This object is in two parts, but there is so much to discuss about the first part that I am splitting up into two posts.
As a refresher, here is what the object sounds like:
Now that you have that in your inner ear, lets dive into the music, shall we?
This object is full of interesting harmonic shifts. Right from the beginning, we notice the composers use of the bVII as a dominant substitution. There is also a presiding C pedal throughout the opening from Measure 1 through Measure 8, until the unmistakable dominant chord in measure 8 is heard.
Measures 5-7 present an interesting shift of harmonies through chromatic voice-leading. This motion connecting the a minor (vi) chord to the d minor-seventh (ii7) is accomplished through descending half step motion and one diatonic neighbor motion (C-D-C in m. 5-6). This allows for some harmonic instability while maintaining a good sense of voice leading and interest in this three-part object.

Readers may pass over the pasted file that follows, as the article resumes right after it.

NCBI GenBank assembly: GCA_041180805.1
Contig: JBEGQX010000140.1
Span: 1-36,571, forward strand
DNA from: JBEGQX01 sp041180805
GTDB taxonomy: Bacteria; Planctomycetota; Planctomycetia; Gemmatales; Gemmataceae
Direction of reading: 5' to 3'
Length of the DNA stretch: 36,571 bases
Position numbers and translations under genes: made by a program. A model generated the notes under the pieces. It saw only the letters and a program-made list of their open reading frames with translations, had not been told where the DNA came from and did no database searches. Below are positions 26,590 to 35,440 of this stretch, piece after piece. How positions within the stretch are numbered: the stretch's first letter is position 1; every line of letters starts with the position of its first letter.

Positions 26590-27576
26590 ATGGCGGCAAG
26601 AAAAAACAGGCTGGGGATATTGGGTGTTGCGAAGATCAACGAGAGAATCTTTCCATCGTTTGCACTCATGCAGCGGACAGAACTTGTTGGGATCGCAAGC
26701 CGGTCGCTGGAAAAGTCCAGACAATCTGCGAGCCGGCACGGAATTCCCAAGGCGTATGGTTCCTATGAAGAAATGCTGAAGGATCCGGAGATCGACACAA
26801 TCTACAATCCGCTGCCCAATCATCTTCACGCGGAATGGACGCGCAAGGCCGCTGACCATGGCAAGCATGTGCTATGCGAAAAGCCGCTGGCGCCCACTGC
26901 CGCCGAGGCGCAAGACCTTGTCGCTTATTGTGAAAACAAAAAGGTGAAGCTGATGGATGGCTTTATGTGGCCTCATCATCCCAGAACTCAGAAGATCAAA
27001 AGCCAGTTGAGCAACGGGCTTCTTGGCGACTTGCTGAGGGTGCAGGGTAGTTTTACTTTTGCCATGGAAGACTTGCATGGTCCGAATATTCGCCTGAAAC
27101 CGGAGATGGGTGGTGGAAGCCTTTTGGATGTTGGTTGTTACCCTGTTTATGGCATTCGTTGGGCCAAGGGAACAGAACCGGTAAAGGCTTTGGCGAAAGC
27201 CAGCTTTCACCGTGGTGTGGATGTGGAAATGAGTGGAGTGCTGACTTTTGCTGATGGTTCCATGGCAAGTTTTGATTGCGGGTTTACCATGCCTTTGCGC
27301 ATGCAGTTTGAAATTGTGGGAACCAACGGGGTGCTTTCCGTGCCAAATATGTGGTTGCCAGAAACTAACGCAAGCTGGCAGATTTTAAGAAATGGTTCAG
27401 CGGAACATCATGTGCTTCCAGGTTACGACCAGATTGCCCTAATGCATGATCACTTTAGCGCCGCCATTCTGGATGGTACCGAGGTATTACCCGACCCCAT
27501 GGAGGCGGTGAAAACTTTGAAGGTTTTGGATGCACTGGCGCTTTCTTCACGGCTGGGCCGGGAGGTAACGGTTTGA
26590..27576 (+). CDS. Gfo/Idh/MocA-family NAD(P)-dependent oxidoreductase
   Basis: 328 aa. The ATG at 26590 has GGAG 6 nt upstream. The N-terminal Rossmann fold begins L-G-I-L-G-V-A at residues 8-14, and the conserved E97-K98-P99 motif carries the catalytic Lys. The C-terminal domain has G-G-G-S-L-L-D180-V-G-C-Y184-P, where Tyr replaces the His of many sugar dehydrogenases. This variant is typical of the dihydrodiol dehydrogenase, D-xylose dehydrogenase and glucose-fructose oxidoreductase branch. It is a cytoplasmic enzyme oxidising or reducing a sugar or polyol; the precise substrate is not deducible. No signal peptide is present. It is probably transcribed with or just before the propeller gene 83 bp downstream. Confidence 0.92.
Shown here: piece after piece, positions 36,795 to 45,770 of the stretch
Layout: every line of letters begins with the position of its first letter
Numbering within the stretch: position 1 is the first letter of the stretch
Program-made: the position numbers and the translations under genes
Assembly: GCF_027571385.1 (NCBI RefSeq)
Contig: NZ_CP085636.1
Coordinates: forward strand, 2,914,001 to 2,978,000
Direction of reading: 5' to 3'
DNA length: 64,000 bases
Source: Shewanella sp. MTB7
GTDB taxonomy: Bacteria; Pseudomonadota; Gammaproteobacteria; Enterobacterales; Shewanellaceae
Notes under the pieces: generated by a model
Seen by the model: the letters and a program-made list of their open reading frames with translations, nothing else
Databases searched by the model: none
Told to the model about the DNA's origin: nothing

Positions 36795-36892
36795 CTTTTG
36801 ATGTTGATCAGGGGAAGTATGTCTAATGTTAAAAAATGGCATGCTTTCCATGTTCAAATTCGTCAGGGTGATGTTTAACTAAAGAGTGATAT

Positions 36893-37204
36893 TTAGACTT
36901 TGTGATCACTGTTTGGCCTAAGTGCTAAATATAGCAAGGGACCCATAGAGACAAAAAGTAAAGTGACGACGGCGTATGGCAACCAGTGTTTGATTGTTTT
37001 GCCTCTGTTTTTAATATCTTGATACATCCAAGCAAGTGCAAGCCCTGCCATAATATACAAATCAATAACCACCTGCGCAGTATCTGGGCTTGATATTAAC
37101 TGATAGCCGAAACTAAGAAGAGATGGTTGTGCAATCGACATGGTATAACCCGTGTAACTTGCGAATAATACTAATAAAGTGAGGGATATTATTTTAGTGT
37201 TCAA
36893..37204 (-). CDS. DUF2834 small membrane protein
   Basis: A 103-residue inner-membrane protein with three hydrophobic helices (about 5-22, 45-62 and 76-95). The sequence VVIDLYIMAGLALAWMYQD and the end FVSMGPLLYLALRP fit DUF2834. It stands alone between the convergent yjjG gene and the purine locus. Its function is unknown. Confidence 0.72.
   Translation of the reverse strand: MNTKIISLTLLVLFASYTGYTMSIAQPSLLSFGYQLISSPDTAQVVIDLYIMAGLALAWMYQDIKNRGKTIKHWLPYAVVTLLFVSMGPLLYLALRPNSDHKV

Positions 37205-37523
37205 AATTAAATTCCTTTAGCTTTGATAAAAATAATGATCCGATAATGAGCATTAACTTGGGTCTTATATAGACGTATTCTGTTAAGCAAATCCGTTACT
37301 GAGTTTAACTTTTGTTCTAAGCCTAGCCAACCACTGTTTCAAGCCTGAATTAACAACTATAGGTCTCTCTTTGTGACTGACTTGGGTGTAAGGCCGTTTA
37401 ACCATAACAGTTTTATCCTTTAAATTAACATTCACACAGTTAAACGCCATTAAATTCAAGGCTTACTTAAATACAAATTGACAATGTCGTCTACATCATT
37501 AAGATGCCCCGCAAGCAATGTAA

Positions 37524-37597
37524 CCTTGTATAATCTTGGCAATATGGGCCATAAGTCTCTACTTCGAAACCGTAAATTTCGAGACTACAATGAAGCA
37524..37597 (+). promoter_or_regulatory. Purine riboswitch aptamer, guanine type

The final cadence of this excerpt is also interesting, and one which I will devote a future post to, but it is a very popular cadence in Mario music from the first game up through Mario Galaxy. This “Mario Cadence” consists of taking the Submediant and Subtonic chords from the parallel minor and cadence on a major tonic.
There are some distinctly classical elements to this object as well. The chromatic voice-leading from m. 5-8 embellish what is a textbook chord progression ending with a cadential six-four motion into an imperfect authentic cadence. This part of the object could be described as a contrasting period:
A: Measures 1-8
Ends in an Imperfect Authentic Cadence (melody ends on Mi, not Do)
B: Measures 9-18
2 Measure extension through sequencing. Ends in a Stronger Cadence than (A) since the soprano ends on Do. I would argue that the bVII serves as a convincing enough dominant substitution that this is infact a stronger cadence than the one before it.
Analysis of Part 2 of this object is forthcoming. There is a dramatic change in register and style. Also look forward to an examination of the “Mario Cadence” as well as some thoughts on Semiotics and Video Games.